Role models inspire youth to “be the change”

ages-stages-teens-summer13Back in 1995, Thornhill, Ont.’s Craig Kielburger, 12, was so outraged by a newspaper article about the death of Iqbal Masih, a child labourer in India, that he was moved to begin fighting child labour. He has been actively making a difference in our world ever since.

Kielburger founded Free The Children, along with 11 classmates, with the goal to free children from poverty, exploitation and from the notion that they are powerless to effect change.

He may not have known that it would evolve into a national movement inspiring today’s youth to become agents of change, but that’s exactly what happened.

The Ottawa-Gatineau region welcomed the first National We Day on April 29 at the Robert Guertin Arena. Take a group of tweens and teens who have earned their way to the event through volunteer service, throw in some amazing activist speakers and top talent, and you get an arena filled with passion, inspiration and electric energy.

If you have ever looked at today’s youth and wondered about the future, your faith will be restored if you watch a web-streamed or televised We Day. Brothers Craig and Marc Kielburger have made it cool for youth to be kind, to volunteer, to care.

The underlying message of the event, and the movement, is that we can all make a difference and there is strength and power in unity.

With performances by Canadian stars such as Shawn Desman and the pop-rock group Neverest, as well as appearances from high-profile activist supporters such as actor Martin Sheen, Frank O’Dea and Chief Shawn Atleo, the event was a rousing success.

But it was the Me to We ambassadors and motivational speakers Spencer West and Holly Burke who really captivated the audience.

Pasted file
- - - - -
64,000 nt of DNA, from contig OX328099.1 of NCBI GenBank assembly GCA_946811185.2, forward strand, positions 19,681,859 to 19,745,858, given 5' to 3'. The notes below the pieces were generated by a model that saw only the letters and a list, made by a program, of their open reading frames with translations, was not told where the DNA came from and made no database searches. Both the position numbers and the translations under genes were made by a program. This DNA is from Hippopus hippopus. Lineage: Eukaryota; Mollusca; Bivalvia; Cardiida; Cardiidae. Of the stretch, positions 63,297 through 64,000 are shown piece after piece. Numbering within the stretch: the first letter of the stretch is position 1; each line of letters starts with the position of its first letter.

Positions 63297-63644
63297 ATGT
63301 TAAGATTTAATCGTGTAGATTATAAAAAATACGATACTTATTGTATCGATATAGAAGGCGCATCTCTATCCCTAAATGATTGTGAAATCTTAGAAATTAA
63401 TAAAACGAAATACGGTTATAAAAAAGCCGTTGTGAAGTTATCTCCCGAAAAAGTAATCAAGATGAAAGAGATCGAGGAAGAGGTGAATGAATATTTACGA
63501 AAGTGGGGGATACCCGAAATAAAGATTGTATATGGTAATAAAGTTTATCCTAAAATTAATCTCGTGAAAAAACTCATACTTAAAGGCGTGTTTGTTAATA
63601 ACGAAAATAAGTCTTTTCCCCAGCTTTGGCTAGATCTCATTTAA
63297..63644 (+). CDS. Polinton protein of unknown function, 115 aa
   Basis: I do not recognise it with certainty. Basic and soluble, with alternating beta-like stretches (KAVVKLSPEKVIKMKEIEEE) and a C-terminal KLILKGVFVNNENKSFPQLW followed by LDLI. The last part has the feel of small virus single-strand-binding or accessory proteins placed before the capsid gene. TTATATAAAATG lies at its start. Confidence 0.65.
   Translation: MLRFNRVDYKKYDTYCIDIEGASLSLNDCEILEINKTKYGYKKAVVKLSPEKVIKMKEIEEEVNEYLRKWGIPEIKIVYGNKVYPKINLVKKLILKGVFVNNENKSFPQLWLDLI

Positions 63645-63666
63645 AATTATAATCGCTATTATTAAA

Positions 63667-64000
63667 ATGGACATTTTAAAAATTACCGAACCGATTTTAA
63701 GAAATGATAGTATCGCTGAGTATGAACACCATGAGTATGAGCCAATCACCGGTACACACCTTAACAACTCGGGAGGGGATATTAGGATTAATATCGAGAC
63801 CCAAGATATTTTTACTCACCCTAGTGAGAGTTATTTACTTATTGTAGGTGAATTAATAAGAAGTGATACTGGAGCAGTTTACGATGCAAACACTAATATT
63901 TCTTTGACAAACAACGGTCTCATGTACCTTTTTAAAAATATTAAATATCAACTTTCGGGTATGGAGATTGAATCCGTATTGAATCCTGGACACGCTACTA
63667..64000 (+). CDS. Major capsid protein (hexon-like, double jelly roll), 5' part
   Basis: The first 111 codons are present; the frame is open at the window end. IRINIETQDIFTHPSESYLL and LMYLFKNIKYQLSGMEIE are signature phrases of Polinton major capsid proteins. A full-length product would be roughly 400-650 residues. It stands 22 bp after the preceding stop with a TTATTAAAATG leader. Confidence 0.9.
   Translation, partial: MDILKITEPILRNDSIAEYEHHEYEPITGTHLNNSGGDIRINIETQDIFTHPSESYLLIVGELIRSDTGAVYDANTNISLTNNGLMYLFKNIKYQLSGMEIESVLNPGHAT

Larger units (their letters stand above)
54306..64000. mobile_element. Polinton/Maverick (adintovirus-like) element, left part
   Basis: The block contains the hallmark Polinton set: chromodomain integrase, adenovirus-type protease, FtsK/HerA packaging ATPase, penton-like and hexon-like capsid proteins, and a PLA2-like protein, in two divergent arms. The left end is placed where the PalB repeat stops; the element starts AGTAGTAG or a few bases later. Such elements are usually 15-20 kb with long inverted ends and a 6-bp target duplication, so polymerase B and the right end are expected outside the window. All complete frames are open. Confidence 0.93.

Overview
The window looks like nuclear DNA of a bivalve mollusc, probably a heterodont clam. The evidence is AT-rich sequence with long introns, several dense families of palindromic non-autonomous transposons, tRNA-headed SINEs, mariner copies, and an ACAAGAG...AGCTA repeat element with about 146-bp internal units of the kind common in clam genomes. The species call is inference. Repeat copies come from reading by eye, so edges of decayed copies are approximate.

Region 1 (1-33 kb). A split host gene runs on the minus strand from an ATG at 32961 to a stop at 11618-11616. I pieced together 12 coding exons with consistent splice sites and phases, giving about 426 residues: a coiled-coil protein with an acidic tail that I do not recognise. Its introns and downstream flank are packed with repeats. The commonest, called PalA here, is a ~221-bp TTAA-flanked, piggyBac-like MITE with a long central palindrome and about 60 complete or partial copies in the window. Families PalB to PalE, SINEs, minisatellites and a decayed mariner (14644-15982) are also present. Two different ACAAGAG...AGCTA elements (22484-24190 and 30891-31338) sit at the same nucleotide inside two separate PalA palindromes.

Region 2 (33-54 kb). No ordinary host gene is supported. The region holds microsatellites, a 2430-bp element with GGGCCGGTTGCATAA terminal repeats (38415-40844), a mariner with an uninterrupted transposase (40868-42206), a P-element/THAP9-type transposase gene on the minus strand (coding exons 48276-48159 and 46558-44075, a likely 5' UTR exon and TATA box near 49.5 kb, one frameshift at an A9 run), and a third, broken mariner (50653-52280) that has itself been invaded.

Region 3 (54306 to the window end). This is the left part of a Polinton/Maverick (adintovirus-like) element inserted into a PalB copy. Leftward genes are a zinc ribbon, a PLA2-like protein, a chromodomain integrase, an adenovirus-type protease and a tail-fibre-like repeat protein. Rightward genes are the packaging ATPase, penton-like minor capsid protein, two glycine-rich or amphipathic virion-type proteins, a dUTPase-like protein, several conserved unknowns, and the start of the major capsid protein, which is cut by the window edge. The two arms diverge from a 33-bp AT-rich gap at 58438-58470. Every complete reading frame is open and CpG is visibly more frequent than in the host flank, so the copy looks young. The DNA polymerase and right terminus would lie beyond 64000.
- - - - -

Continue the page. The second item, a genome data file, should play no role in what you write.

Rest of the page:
Born with a congenital spinal disorder, Spencer West underwent a double leg amputation when he was five. He shared his story of

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Climbing Mount Kilimanjaro in June 2012 — on his hands.

With his “Redefine Possible” campaign, he raised more than half a million dollars for Free The Children’s Water Initiative to provide permanent access to clean water for 100,000 people.

This May, West is trekking 300 kilometres from Edmonton to Calgary in the We Walk 4 Water initiative, in solidarity with the millions of women and children in developing countries who spend several hours each day walking to collect water.

Another highlight of the event was Holly Burke’s moving story about being bullied. A surprising revelation came a few minutes into her presentation, when she revealed she is totally blind.

Burke spoke about the power of voice and speaking out against bullying and conversely, taking it back through “our vow of silence,” another Free The Children initiative.

Visit the Me to We and Free The Children websites for information, videos and resources to share with your children and hopefully inspire them to “Be the Change.”

by Leslie Foster